Tell them what you need

In addition to your loved ones, your doctor or midwife should know that you suffered from postpartum depression with a previous baby if they don’t already.

Knowing that you have a support system already in place in the event that you suffer the same unfortunate fate again, will help you to prepare for having another baby after postpartum depression.

Make sure you are specific about the kind of help you will need.  See this list if you need help figuring it out [14 Ways to Help a Mother with Postpartum Depression]

Make Sure You’re Ready

Why do you want another baby?  Is it because you’ve always dreamed of having more?  Do you feel like you need to provide a sibling for your child to grow up with?  Does your spouse or partner want another baby?  Do you feel your biological clock ticking?

I’m not saying that any of these reasons are wrong reasons to have a child, as long as it’s what you really want.

If you feel pressured in any way to have another baby, it might be time to do a little soul searching and think carefully if the time is right.

I can give you thousands of tips on how to prepare for another baby after postpartum depression, but unless you are ready – none of them will help.

How to prepare for another baby after postpartum depression

Become a Warrior

Speaking up is only the first step to battling postpartum depression.  If it has affected your life – don’t let it get away so easily.  The best way to fight against postpartum depression is to take a stand and help destroy the stigma that surrounds it.

Research postpartum depression and other maternal mental health conditions:

Postpartum Support International

WebMD Postpartum Depression Health Center Postpartum Depression Articles 

Donate to Postpartum Support International 

Participate in this free Postpartum Depression Research Study to help determine the genetic link.

Join postpartum depression support groups on Facebook or an online forum

Tell your postpartum depression story

The more you know about, and are involved with, the postpartum depression community, the better you will be at defeating at.

The truth is, if you’ve suffered from postpartum depression before, the chances of suffering from it again are high.  While you may not be able to avoid postpartum depression the second time around, being prepared and educated will help you handle the symptoms and know when and where to turn for help.

How to prepare for another baby after postpartum depression

How to prepare for another baby after postpartum depression

How to Prepare for Another Baby After Postpartum Depression

How to Avoid a Postpartum Depression Relapse

Postpartum depression isn’t a matter solely for mothers of newborn babies.  It’s a lifelong struggle.  Even with treatment, a postpartum depression relapse can happen years after the sleep deprivation and breastfeeding days are over.

The best way to describe it is to imagine that a depression gene is lurking somewhere within you.  In some people, it is never triggered and lays dormant their entire life.  In others, it’s triggered during childhood or puberty, from a traumatic event, or by pregnancy and childbirth.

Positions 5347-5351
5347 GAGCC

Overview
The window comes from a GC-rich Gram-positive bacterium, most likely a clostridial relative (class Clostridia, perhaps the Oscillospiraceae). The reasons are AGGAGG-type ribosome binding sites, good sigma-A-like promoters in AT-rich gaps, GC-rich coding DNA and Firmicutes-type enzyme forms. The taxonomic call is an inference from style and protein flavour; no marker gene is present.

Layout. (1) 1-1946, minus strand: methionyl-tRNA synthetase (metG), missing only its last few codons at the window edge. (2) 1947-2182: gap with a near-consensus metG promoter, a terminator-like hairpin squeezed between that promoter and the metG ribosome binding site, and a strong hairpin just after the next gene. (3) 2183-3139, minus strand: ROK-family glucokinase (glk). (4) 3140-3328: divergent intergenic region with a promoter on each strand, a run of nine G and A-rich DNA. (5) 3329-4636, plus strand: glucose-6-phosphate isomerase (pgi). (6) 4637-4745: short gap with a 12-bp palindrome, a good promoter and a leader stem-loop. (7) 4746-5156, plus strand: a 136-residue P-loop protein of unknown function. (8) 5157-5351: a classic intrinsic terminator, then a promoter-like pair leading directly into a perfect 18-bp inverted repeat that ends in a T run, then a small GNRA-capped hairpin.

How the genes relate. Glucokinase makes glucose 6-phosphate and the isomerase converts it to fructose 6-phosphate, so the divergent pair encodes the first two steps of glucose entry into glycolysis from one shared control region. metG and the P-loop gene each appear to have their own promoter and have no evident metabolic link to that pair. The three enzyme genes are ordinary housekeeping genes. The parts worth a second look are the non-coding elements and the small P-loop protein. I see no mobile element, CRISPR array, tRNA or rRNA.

The problem is, once it’s triggered, it’s more likely to keep happening.

Treatment can manage the symptoms and controlling specific triggers can help to avoid relapses.  But it’s not something that is ever cured, and it will never go away because it was always there to begin with.  It can only be controlled.

[This article from Harvard Health goes into great detail about what causes depression and relapses.]

Here are some tips to help you avoid a postpartum depression relapse.

how to avoid a postpartum depression relapse
*This post contains affiliate links which means that if you click on one of these links and buy a product, I may earn a small commission at no additional cost to you. Rest assured that I only recommend products that I love from companies that I trust.

**Furthermore, I am not a medical professional and nothing in this post should be taken as medical advice. I am simply a mother who has been there and lived to tell the tale.

How to avoid a postpartum depression relapse How to avoid a postpartum depression relapse

Identify your triggers

Find out what factors tend to make you feel more depressed.  Keeping a journal can help with this.  On days when you are feeling extra sad or anxious – write down things you’ve done recently, how you were feeling, conversations you had, medications you’ve been taking, what the weather was like, etc.  Postpartum depression triggers are different for everyone.

10 common triggers:

  1. Pain/Illness
  2. Stress
  3. Guilt
  4. Sleep Deprivation
  5. Hormonal Imbalances
  6. Grief/Loss
  7. Change
  8. Anniversaries/Birthdays/Special Events
  9. Marriage problems
  10. Bad Memories

You can download this free printable postpartum depression workbook which has a section to document specific triggers.

click to download

Eliminate the problem

I know, it’s easier said than done.  If we could all get rid of pain and stress, then the world would be a better place.  But once you’ve identified your specific trigger(s), your next goal will be to work at ways to fix that issue in your life.

Take care of yourself

Mothers are infamous for not taking proper care of themselves.  Self care is not just a suggestion, it plays a huge role in avoiding a postpartum depression relapse.  Taking time to relieve stress, get enough sleep, eat properly, exercise and meditate will ensure that you stay one step ahead.